The Master Key System: What’s Good For Landlords May Not Be Best For Tenants

The Master Key System: What’s Good For Landlords May Not Be Best For Tenants

I live alone in an apartment in the East Village in New York City. It’s a quiet and private space of my own. It’s home. But a few weeks ago the veil of solitude and privacy was lifted. Early one morning I awoke to the sound of my door being unlocked. I lept out of bed (wearing only a pair of polka-dotted boxers) and in walked the super of my apartment building. He was there to fix the furnace in apartment #7, he said. I, however, live in apartment #3, which is directly below #7. It was an honest mistake, but I felt violated. I didn’t blame my super though. He’s a nice guy with good intentions.

I blame the master key system.

Master keying (not to be confused with Master Lock brand locks) is a system in which one key can open multiple locks. This is commonly used in apartment complexes where each tenant has a key that only opens their door, while the landlord or maintenance staff has a single key that opens every lock.

In theory, this is a good thing. If there is an emergency while you’re away (a gas leak, for instance), the landlord can easily get into your apartment to fix it. Or if you were to get locked out of your apartment, the super could use his master key to let you back in. But theory doesn’t always work out perfectly in real life.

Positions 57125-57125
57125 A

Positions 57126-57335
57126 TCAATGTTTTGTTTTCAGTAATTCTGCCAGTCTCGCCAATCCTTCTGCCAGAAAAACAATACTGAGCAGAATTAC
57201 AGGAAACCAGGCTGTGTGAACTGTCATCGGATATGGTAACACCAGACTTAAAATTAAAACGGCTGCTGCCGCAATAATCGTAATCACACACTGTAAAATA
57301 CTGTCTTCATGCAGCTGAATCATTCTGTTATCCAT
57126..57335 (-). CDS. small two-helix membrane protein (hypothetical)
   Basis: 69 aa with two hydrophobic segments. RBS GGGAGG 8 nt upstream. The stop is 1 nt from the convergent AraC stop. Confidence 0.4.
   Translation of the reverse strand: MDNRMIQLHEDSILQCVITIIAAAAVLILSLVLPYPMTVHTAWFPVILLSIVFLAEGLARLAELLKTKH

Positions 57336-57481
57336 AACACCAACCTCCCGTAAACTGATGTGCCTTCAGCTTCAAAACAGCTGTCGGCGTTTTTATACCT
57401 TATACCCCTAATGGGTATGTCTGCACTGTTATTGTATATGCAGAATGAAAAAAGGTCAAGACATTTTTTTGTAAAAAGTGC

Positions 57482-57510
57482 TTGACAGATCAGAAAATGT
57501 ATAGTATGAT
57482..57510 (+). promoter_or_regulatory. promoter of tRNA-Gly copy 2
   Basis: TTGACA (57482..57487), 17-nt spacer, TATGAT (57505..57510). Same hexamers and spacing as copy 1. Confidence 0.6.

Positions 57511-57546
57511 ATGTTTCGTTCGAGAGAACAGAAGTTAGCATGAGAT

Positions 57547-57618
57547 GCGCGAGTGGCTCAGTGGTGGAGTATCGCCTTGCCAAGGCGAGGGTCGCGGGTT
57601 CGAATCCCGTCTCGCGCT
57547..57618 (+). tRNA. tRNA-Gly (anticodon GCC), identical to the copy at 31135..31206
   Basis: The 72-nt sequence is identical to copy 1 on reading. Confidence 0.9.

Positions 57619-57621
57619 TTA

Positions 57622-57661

While master key systems are convenient for landlords and locked out tenants, there are security vulnerabilities with master-keyed locks. A lock that can be opened by more than one key is easier to pick or bump than a non-master-keyed lock. What’s even more surprising is that anyone can reverse engineer a master key if they have access to just one lock that’s part of the system. That means a tenant could easily modify their own key to unlock ANY apartment in the building.

Some renters choose to get off the master key system in order to make their apartment more secure. They do this by simply buying a new, non-master keyed lock and installing it themselves or calling a locksmith to do it. Renters who do this usually give a copy of the new key to their landlord since most rental agreements state that the landlord must have a key in case of emergencies.

Sure, your super could still mistakenly enter your apartment rather than the unit above you, but if you’re off the master key system it is less likely that you’ll become an accidental underwear model like me.